The client required all new Dwellings to be constructed out of Timber frame to improve construction time and ease of buildability issues; however the customer had not taken into account the new Air Leakage regulations and the subsequent greater risk using a Timber Frame construction presented. This wasn’t unique to this large house builder as virtually no one understood (or had heard of) the concept of the term air tightness? The basic problem was first to educate everyone involved about air tightness issues and then implement it across all sites and offices.

Air Pressure Testing was appointed to undertake a complete design review and subsequently helped produce the client's Air Tightness Design Guide to set down the specification required. Then a series of air tightness seminars was undertaken on existing sites/offices. At this pre-contract stage, all parties were at least aware of why and how air tightness targets could be achieved. The client then instigated initial design reviews for all new house designs , prior to a start on-site, to set out the issues for each particular project with Air pressure Testing. Elements of the design and specification were highlighted if there was a risk to the overall air tightness specification being exceeded and solutions put forward. These meetings enabled Project Teams to identify, co-ordinate and manage the installation of the air tightness works on-site. Ultimately, the new dwellings reached their air tightness specification first time.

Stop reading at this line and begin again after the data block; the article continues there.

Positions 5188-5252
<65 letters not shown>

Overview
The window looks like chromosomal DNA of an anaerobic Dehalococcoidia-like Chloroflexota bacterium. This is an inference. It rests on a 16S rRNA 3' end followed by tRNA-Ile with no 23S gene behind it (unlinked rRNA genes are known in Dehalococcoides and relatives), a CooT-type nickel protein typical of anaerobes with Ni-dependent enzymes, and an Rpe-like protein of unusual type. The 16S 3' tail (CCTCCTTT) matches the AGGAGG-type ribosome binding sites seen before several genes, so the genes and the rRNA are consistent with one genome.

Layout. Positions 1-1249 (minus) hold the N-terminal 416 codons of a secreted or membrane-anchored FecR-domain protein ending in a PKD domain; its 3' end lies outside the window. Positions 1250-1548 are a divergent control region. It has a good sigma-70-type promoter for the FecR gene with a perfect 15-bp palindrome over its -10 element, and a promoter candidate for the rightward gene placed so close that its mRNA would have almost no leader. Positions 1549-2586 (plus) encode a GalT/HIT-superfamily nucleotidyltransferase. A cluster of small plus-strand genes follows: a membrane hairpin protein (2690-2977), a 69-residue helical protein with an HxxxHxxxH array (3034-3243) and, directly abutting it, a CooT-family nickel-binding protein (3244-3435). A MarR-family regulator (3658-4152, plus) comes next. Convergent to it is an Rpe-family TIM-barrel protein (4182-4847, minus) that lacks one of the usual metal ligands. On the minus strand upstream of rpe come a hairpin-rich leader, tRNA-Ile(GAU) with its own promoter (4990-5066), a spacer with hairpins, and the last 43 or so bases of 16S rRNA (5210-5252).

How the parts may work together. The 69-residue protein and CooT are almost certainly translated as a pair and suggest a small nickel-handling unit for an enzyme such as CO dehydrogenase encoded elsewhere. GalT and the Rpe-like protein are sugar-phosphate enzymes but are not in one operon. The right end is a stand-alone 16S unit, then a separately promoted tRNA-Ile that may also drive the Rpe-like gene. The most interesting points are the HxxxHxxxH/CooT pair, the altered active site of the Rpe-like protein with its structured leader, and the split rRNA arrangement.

Air Pressure Testing’s Services Capabilities